Tablet of the Temple (Suratu'l-Haykal)
Major Arabic tablet of Bahá'u'lláh containing a mystical interpretation of the body (haykal) of the Manifestation of God
1. Title. Súrah, the term used for chapters of the Qur'án, is used for many of Bahá'u'lláh's Arabic writings, especially those written in the style of the Qur'án. Haykal is a loan word in Arabic. Its Hebrew cognate hk}l means "temple," particularly the Jerusalem temple. In Arabic, in addition to meaning a Jewish or Christian temple, it meant the body or form of something, particularly the human body, or something large. In the Báb's usage, a haykal is a talisman, particularly one in the form of a five-pointed star, which in many traditions represents the human body. In the Súratu'l- Haykal, the primary sense of haykal is the human body, particularly the body of the manifestation of God, but the meaning "temple" is also present.
2. Circumstances of composition. Another tablet of Bahá'u'lláh states that the Súratu'l-Haykal was first written in Edirne but was revised in `Akká, probably in 1869 (UHJ memo). Thus it contains no obvious allusions to Bahá'u'lláh's exile to `Akká. The numerous passages criticizing the Azalí Bábís confirm its dating to the late Edirne or early `Akká periods. The existence of two editions probably explain the numerous variations between the two published texts. It was not written for a particular individual; when asked about the matter Bahá'u'lláh said that he himself was both the addresser and addressee (Asráru'l-Athár, 5:277).
It was one of the earliest works of Bahá'u'lláh to be translated into English. However, the translation was poor and its recondite mystical symbolism was difficult for Western Bahá'ís to comprehend. The translation went out of circulation and the tablet is today little known to Western Bahá'ís apart from some passages translated by Bahá'u'lláh.
3. Content. The Súratu'l-Haykal begins with an invocation and a prayer in which Bahá'u'lláh praises God as the author of revelation and thanks him for the afflication he has undergone for his sake. He describes how in his greatest afflication, the Maiden (húríyih) appeared to him calling joyfully, "This is the Beloved of the worlds, but you do not know him." She then addresses the Bábís who had not accepted Bahá'u'lláh, warning them that God would raise up another people in their place if they did not aid Bahá'u'lláh. The Bábís, she says, are the blindest of people, since they deny the like of that by which they prove the truth of their own religion--presumably a reference to Bahá'u'lláh's divinely inspired writings. She calls on "this temple" to arise since all contingent beings are resurrected by him. She addresses the eye, the ear, and the tongue of Bahá'u'lláh, calling on his eye, for example, to look only at the beauty of God, not at the heavens or the earth.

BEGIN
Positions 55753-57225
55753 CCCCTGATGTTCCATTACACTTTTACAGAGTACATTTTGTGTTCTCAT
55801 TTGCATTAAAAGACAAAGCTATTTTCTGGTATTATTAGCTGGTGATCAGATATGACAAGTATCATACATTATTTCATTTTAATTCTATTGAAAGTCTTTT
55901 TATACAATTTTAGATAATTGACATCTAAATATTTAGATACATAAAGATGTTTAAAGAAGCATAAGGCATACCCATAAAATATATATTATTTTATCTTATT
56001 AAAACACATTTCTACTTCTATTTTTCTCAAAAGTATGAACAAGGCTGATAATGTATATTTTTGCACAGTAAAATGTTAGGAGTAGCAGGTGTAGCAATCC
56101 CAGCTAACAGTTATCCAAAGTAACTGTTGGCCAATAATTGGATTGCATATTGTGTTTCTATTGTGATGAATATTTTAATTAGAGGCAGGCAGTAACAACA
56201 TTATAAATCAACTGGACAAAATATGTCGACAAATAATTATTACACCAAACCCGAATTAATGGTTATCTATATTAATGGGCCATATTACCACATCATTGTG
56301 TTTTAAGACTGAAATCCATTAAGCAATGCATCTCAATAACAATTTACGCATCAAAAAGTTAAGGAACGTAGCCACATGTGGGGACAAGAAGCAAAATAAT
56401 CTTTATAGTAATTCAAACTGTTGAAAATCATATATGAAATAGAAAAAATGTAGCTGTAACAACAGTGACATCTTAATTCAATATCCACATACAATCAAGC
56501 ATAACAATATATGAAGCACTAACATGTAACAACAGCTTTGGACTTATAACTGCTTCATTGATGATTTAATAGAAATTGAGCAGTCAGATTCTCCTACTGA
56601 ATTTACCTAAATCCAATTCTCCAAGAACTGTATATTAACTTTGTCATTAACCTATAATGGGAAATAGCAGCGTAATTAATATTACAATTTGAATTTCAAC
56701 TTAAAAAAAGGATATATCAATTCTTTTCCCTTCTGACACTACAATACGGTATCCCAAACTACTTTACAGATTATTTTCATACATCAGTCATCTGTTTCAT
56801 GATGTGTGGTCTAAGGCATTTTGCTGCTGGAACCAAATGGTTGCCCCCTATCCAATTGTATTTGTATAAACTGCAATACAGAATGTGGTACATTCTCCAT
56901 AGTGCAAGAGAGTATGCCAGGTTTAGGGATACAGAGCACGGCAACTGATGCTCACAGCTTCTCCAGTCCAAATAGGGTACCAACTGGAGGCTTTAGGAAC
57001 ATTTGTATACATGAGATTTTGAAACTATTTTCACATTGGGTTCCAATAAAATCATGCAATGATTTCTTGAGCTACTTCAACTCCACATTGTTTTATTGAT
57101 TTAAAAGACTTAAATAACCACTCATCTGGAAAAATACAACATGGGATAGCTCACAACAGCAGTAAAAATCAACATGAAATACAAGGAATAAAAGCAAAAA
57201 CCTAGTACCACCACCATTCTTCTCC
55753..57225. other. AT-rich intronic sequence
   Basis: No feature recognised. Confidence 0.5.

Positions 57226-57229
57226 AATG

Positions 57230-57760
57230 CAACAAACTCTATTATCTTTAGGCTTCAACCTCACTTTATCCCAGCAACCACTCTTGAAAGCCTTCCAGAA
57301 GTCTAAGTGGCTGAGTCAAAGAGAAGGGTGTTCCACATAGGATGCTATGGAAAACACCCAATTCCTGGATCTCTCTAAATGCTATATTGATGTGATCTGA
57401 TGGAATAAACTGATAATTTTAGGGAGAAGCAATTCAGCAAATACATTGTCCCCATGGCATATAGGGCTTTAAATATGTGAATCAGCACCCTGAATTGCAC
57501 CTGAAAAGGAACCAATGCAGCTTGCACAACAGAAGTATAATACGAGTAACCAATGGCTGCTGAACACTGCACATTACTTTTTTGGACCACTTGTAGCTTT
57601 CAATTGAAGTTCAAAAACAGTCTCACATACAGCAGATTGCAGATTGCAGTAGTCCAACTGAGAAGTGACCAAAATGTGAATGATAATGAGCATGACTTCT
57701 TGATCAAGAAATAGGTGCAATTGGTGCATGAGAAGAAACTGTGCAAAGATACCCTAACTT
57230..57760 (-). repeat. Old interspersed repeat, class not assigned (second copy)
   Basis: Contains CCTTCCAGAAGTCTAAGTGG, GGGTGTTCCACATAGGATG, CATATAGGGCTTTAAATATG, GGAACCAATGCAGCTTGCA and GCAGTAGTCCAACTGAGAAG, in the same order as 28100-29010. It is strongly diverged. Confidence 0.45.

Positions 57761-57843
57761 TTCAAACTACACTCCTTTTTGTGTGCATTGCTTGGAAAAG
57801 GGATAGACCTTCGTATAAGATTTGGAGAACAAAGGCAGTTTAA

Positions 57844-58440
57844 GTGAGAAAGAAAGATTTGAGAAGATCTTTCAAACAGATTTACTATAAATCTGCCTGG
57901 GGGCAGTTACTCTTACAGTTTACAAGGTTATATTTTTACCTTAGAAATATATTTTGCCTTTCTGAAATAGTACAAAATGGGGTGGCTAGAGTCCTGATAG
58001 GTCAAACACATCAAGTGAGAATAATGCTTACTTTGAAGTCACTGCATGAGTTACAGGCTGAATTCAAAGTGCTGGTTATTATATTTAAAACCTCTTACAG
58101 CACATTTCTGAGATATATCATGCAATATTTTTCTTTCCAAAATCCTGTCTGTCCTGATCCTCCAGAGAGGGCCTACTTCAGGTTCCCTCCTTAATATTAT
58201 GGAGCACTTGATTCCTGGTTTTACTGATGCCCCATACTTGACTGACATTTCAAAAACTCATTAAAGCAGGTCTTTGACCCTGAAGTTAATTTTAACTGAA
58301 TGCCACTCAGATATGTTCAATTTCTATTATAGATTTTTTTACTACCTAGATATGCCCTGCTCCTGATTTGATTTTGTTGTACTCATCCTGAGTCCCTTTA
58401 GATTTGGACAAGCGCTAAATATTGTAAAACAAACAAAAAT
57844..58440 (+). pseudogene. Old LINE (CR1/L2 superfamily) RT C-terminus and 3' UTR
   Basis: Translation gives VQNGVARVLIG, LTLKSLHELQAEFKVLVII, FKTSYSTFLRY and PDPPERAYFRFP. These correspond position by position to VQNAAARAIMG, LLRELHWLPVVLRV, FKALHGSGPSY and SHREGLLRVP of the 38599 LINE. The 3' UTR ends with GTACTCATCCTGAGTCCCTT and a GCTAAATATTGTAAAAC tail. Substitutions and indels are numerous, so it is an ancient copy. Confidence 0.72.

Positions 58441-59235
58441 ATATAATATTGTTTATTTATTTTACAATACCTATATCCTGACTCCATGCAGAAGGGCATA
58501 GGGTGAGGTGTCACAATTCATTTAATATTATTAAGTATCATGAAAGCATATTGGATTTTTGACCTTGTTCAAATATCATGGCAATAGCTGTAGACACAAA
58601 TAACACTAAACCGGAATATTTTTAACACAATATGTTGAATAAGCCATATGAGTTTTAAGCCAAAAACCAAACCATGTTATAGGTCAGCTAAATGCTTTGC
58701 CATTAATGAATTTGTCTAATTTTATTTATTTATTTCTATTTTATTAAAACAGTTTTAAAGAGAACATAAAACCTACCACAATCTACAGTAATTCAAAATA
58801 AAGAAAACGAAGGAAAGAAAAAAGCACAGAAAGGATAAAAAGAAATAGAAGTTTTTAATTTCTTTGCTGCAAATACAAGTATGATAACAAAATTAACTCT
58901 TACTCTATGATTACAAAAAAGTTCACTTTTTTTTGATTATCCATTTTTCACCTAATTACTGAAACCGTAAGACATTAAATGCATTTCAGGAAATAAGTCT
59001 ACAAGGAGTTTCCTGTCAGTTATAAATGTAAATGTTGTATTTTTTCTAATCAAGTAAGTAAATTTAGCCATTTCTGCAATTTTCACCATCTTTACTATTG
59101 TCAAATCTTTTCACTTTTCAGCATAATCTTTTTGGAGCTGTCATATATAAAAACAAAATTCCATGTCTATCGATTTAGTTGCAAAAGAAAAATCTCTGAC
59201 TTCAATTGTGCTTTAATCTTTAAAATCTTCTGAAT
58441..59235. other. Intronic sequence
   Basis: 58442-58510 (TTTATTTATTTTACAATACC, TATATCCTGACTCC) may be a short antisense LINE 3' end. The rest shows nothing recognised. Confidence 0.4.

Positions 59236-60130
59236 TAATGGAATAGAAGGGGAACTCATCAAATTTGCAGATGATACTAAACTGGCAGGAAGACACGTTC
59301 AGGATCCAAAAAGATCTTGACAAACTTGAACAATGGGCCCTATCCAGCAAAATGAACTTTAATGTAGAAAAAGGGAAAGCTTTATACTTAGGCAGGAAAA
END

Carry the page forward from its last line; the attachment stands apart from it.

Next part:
Bahá'u'lláh replies to the maiden, telling her how Azal, the brother whom he had raised, had tried to kill him and and tells her that when this became known, Azal had written to the Bábís saying that Bahá'u'lláh had tried to kill him. (The context suggests that Bahá'u'lláh's discovery of this was the occasion of writing this table, but it is not certain.)
Bahá'u'lláh now moves to the central theme of the tablet, the exposition of the metaphysical significance of the haykal. The four Arabic letters of the word are each associated with an attribute of God whose Arabic name contains that letter and with an aspect of God's relation with the universe: